Reviewby Rebecca Silverman,
The Seven Deadly Sins
Now that the crisis is over, it's time for the kingdom of Liones to rebuild and recover from Hendrikson's actions. But peace is never long-lasting, and soon various other forces rear their ugly heads, from Ban leaving the Sins to the king not wanting Elizabeth to spend too much time with Meliodas, to something far, far worse. If The Seven Deadly Sins are the good guys, what does that suggest about The Ten Commandments…?
Technically speaking, this volume of Nakaba Suzuki's semi-concealed Arthurian fantasy picks up where the first season of the anime ends – Hendrikson is defeated and life is starting to get back to normal. I would not, however, suggest just picking this book up after watching the anime, as you can do with some other series – there are some substantial changes to the end of the Hendrikson-led plot between the anime and the original manga, and this volume relies on you knowing them. Perhaps the biggest difference is how Meliodas and Elizabeth interact – whereas the show gives us a fairly rosy picture, this volume of the manga takes a darker approach, with Meliodas' feelings getting tangled up in the rumored appearance of a new threat, one he calls “The Ten Commandments.”
If you recall, the major goal of Hendrikson's original plot was that he was going to revive the demon race, which the goddesses had sealed away some time ago. With Hendrikson's death at Meliodas' hands, it appeared that this was over and done with, but sadly that is not the case. (Also, always remember to inspect the bodies of your fallen enemies. Gloat when there's exactly zero chance of revival.) We knew that Meliodas himself had ties to the demon race, and the goddesses' price for bringing Elaine back to life, as they specified to Ban, was Meliodas' death, so clearly there's a lot more going on with the demons than simply being on the wrong side of history. His reaction to the news that there are once more demons free in the world is much more extreme than almost anything we've seen from him before, apart from when Elizabeth was directly in danger. This certainly suggests that, with Elizabeth's newly revealed link to the goddesses, these demons pose a bigger threat to her than he wants to let on. It also seems possible that their reappearance is somehow affecting his demon blood, perhaps making it harder for him to maintain his personality as we know it. While the volume ends before we get any definitive answers, tantalizing hints are dropped, making this story arc already feel more urgent than the one before it.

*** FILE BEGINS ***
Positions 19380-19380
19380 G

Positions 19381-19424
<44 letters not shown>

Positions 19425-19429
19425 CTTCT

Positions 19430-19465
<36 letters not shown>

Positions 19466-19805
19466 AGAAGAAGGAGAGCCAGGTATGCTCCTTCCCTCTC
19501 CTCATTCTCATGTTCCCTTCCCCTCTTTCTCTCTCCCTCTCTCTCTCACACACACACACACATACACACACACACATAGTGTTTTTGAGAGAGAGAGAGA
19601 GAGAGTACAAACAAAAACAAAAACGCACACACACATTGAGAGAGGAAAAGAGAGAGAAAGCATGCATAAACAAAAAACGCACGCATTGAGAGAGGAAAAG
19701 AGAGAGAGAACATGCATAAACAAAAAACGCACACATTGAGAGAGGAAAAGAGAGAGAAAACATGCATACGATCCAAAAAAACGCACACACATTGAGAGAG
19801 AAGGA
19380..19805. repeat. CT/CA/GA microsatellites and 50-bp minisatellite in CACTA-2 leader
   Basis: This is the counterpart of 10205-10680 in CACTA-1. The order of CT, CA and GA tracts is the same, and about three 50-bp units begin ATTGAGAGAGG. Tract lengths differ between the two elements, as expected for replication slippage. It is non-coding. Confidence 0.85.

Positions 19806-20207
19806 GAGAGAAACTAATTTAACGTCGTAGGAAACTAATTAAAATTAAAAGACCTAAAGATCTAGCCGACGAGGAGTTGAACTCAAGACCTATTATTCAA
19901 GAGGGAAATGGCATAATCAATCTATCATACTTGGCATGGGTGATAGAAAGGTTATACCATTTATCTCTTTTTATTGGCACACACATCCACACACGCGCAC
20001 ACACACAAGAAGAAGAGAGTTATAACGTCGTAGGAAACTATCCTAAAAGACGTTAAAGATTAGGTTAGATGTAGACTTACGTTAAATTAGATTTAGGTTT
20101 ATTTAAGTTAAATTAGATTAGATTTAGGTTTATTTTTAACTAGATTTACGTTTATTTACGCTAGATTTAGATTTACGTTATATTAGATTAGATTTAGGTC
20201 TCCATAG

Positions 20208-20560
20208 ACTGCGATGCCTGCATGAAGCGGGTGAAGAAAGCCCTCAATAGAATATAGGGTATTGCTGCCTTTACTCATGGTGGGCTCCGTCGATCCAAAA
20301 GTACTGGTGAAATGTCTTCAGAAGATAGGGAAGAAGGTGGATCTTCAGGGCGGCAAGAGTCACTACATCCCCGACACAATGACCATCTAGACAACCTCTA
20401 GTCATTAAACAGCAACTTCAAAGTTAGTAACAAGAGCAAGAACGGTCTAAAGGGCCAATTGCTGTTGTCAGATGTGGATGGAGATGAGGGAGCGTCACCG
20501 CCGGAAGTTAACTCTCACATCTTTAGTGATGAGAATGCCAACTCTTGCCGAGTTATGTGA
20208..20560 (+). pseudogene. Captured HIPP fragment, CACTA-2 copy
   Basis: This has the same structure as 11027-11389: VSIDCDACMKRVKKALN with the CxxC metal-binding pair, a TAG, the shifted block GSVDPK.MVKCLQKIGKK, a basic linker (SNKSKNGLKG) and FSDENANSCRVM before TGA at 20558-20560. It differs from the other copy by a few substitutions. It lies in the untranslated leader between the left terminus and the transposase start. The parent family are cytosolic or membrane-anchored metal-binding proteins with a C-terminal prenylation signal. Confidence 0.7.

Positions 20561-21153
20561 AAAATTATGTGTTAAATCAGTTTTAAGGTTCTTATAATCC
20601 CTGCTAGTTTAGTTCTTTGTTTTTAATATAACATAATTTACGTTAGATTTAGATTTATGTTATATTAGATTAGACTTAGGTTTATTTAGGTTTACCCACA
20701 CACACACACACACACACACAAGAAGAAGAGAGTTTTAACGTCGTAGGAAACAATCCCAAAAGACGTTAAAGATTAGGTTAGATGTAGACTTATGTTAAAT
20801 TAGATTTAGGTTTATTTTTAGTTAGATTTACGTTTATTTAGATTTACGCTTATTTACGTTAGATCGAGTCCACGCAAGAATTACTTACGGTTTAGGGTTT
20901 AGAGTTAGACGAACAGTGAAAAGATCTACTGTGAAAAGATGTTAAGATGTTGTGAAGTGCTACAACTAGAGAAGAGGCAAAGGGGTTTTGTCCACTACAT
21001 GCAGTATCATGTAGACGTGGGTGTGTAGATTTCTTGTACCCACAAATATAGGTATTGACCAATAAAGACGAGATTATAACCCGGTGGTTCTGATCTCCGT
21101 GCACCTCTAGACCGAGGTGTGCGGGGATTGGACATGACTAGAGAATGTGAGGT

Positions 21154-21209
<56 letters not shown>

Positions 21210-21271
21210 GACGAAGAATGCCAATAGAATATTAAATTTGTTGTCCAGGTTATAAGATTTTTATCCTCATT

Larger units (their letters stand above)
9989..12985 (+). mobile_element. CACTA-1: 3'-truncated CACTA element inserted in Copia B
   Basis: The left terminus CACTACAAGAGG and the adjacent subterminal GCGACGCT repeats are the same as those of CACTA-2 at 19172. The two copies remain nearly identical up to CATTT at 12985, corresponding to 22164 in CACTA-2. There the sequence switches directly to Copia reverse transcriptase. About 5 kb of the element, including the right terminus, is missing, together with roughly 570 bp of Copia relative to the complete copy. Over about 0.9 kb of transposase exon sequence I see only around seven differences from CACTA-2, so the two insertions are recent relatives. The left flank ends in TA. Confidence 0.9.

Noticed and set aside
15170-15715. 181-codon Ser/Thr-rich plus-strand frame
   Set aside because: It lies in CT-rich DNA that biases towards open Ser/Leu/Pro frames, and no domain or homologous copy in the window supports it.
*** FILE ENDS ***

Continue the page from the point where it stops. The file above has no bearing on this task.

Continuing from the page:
Meanwhile Ban has not given up the idea of reviving Elaine, his true love and King's younger sister. It turns out that he has pulled a Lorax while we weren't looking, and the Fairy King's Forest has begun to regrow from the single seed he planted…bringing with it Elaine's lifeless, but well-preserved, body. Ban doesn't appear to care at all about the fairies and the forest, still fixated on reviving Elaine, which leaves King, who followed him, at loose ends. Rejected by his people and still mourning Helbram, King is completely afloat this volume (no pun intended), and ultimately comes off as the character with the most to resolve. Luckily for him, this volume also puts more focus on the romantic subplots of the series, and we learn something that he will be thrilled to know if he is ever able to allow himself to put aside his guilt and depression.
This focus on the (potential) romantic relationships between the characters at this point in the story serves more to highlight the lack of progress in the characters' personal lives than as a touch of lightness. While that isn't necessarily true of Diane, for Ban, King, and Elizabeth the idea of romance represents something that is increasingly unattainable. This is saddest in Elizabeth's case; where she previously had every reason to believe that Meliodas returned her feelings, his sudden distance from her and refusal to allow her to continue with the Sins, telling her that since he's done what she asked him to (save Liones), they have no further ties, is a particularly harsh rejection. It's also very out of character for him, tying back into his shift in attitude once The Ten Commandments are freed. This ominous turn is best seen in Gowther, whose relationship with Guila has gotten to a very uncomfortable point – unable to truly understand human emotion, Gowther essentially traps Guila in their relationship so that he can study it better and learn about love. The frightening part is that he doesn't understand that his actions denote, if not the exact opposite of love, then at least a very alarming permutation of it. More than the demons, right now Gowther seems to be the biggest threat to the characters' well-being.
While it could be said that this volume of The Seven Deadly Sins is more set up for the next story arc than anything, it's also one that shows how the characters have become trapped in their own pasts and feelings. Only Elizabeth, who has just learned new facts about herself, and Hawk, who has literally been reborn, seem ready to move forward, and only she and Merlin seem really worried about where things are going from here. The story looks to be headed down a much darker path than it was previously on, and the final pages of the book drop what might be some very unsettling possibilities about Meliodas in our laps. Things, as Merlin says, are not always what they seem to be…and it may just turn out that the opposite of what you thought you knew is the real truth.
Overall : B+
Story : B+
Art : B
+ Interesting character development, particularly for King, Meliodas, and Gowther. New villains and new plot have a lot of potential. Creepiness builds rather than just being thrown at you right off.
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